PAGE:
In the months after Lionel Messi’s painful departure, the Argentine was conspicuous by his absence at Barcelona.
Of course he was; Messi was the greatest player the club have ever had, and still the best player in the team until the day his contract ran out.
Messi was the name on everyone’s lips as Barca fell to defeats against Atletico Madrid, Real Madrid, Rayo Vallecano, Bayern Munich and Benfica. With him, would it have been different?
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Barcelona were lifeless, sinking without trace under Ronald Koeman, and after the Dutch coach was replaced by Xavi Hernandez in November, the team slowly began to stir.
Xavi’s team were more recognisable, but still a far cry from their best. They drew with Osasuna, Sevilla and Granada, lost at home against Real Betis and were eliminated from the Champions League after a 3-0 defeat at Bayern.
But in 2022, the team have moved up several gears. They put four past Atletico Madrid in a statement performance in February, then they did it again against Valencia - and Athletic Club - and Napoli - and Osasuna - and, most impressively, at Santiago Bernabeu against Real Madrid.
There are multiple reasons for their resurrection, from new signings Pierre-Emerick Aubameyang and Ferran Torres, to the high press being restored along with Xavi’s other tactical tweaks.
But a big, underestimated factor is the return of Pedro Gonzalez - or, as you might know him, Pedri.
While Messi’s absence was mourned, Pedri’s went under the radar. After appearing in the first few games of the season - including a 4-2 win over Real Sociedad - he suffered a hamstring injury, which kept him out until January.
Not only were Barcelona missing their talisman and all-time record goalscorer, they were also missing the teenager who took La Liga by storm in his first campaign and has not stopped improving since.
Pedri’s return from injury, immediately snapping back to the remarkable level he showed both at times last season and with Luis Enrique as a key player in Spain’s run to the Euro 2020 semi-finals, has propelled Xavi’s Barcelona forward.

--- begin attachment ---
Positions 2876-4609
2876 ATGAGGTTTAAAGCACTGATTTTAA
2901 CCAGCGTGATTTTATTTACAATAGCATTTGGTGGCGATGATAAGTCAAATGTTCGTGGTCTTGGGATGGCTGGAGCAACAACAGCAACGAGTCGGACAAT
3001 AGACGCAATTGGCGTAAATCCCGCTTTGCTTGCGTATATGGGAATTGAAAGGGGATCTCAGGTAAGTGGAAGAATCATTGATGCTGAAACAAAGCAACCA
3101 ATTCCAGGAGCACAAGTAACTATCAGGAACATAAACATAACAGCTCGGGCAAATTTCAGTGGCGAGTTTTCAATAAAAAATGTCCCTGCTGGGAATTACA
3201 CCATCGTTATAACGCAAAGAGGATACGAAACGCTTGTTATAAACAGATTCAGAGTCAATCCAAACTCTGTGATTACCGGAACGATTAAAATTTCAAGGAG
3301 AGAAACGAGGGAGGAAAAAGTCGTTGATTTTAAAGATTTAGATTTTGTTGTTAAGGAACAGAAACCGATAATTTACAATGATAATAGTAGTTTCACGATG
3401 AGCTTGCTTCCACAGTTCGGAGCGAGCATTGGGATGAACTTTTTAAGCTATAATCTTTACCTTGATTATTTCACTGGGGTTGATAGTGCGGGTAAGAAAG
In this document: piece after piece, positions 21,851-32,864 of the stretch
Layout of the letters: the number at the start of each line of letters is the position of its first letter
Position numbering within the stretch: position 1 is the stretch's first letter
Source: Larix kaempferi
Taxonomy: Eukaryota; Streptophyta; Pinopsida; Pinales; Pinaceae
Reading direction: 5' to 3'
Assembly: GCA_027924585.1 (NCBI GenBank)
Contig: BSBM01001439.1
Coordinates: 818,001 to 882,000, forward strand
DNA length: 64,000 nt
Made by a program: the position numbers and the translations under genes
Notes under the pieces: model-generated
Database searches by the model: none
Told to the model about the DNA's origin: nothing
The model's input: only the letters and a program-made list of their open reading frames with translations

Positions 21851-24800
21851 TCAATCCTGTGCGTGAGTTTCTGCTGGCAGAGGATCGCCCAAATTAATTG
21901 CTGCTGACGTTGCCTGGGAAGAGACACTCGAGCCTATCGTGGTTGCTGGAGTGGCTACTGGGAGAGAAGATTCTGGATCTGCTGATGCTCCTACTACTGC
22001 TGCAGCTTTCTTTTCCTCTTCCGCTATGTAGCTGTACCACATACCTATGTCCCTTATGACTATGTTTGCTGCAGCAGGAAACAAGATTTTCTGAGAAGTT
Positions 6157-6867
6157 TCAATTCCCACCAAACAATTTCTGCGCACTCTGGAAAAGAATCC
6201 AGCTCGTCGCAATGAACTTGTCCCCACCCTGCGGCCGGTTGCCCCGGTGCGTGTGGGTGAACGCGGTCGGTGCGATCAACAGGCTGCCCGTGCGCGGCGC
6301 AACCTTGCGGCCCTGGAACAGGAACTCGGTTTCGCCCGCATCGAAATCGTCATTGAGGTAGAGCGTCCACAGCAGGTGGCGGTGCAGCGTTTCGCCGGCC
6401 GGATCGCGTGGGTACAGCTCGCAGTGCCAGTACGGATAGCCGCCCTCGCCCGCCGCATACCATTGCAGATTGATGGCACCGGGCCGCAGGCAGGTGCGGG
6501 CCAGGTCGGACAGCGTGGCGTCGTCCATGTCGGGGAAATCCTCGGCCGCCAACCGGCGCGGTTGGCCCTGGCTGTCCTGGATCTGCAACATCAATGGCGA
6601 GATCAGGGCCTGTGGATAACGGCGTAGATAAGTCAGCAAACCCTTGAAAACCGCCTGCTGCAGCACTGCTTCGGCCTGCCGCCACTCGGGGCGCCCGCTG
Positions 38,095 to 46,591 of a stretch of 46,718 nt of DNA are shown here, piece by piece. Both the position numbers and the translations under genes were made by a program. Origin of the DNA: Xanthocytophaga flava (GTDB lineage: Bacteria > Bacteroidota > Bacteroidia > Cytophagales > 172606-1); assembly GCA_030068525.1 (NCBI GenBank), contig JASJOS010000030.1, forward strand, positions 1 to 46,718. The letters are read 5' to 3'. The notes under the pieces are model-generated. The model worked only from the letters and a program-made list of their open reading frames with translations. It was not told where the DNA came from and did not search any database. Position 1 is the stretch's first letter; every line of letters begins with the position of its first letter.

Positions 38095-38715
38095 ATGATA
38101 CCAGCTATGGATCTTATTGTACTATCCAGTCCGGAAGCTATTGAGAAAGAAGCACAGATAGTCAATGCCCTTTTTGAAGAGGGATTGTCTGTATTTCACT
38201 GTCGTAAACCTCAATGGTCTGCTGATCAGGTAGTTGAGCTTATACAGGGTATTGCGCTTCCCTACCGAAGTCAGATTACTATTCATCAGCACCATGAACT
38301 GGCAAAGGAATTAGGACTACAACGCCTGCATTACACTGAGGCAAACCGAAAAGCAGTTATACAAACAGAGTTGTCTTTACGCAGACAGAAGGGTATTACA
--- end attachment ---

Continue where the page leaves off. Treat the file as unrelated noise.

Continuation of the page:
He is a key catalyst for their resurgence in La Liga, and their hopes of winning the Europa League, where they face Eintracht Frankfurt in the first leg of their quarter-final tie on Thursday.
Of course, it has not gone unnoticed in Catalunya. “Pedri, Pedri, Pedri,” chant the fans, - and the front covers of newspapers Diario Sport and Mundo Deportivo.
Pedri has become a fan favourite, Camp Nou’s new magician, filling the huge shoes Messi left behind, albeit from a different position, closer to a new Andres Iniesta, a comparison which has been made relentlessly, even by Xavi. And he should know.
“Pedri Potter” memes decorate social media, and Barcelona have leaned into the pop culture reference, selling his shirt in the club shop with a special tag.
“Attention!” it reads. “This jersey contains high doses of magic. It can be detrimental to your rivals. Property of the Prince of the Golden Boy.”
It is a fun idea, and there is a truth in it, with Pedri increasingly showing he has magic in his boots that few possess.
His nutmeg on Athletic Club’s Mikel Balenziaga in February drew fans to their feet, hands to their heads, but he also excels in less spectacular facets of the game.
He is agile, his passes fizz, they cannot be intercepted, and he has great vision of play.
Of course, what draws headlines are the big moments. His waltz into the box to score against Galatasaray in the Europa League was special, showing otherworldly calm in a fiery Istanbul atmosphere, and he pulled the same trick off again against Sevilla to earn Barcelona a 1-0 win on Sunday.
Sitting Ivan Rakitic and Diego Carlos down, before finishing from outside the area past the previously unbeatable Yassine Bono, flashing a shot right into the bottom corner.
“If I see legs in front, I cut back,” said Pedri, explaining simply something which stunned over 76,000 fans at Camp Nou.
If one thing was lacking from his game last season, it was goals, netting only four in 52 appearances. This season he has four in 19, and it would be five, had his rocket against Valencia not brushed against Aubameyang on its way in.
Pedri is already one of the world’s top midfielders, and perhaps even the best.
“Pedri gives us poise, he doesn’t lose the ball, he should be transcendental,” said Xavi. “There is no talent in the world like Pedri, and he is only 19.”
Kevin De Bruyne, who scored for Manchester City against Atletico Madrid in the Champions League on Tuesday, might disagree, but at 30 his time at the top is reaching its final years, while Pedri’s has barely begun.
“He dominates space and time to perfection,” said Xavi, prompting Radio Marca show 'La Pizarra de Quintana' to compare him to Doc Emmett Brown and his DeLorean, rather than Harry Potter.
That works, too, because Pedri plays - and sometimes speaks - like a 35-year-old Barca player who has reached the end of their career, gone back in time to adolescence and is starting again from scratch, with all his prior knowledge in the bank.
Maybe somewhere in the Grays Sports Almanac there was a photo of Rakitic and Diego Carlos on the floor, and so Pedri knew just what to do against Sevilla.
What used to be ‘Messi’s garden’ is now being called ‘Pedri’s garden’, and the chant fans have for him is sung in the same reverential intonation. They see him as the leader of this new generation, the best player in this current side and a key figure in the Barcelona project for the next five to 10 years.
“I don’t think I am the leader, we all are,” said Pedri after the 4-1 thrashing of Valencia.
Just wait until he realises how good he is, because what he can do then will be scary.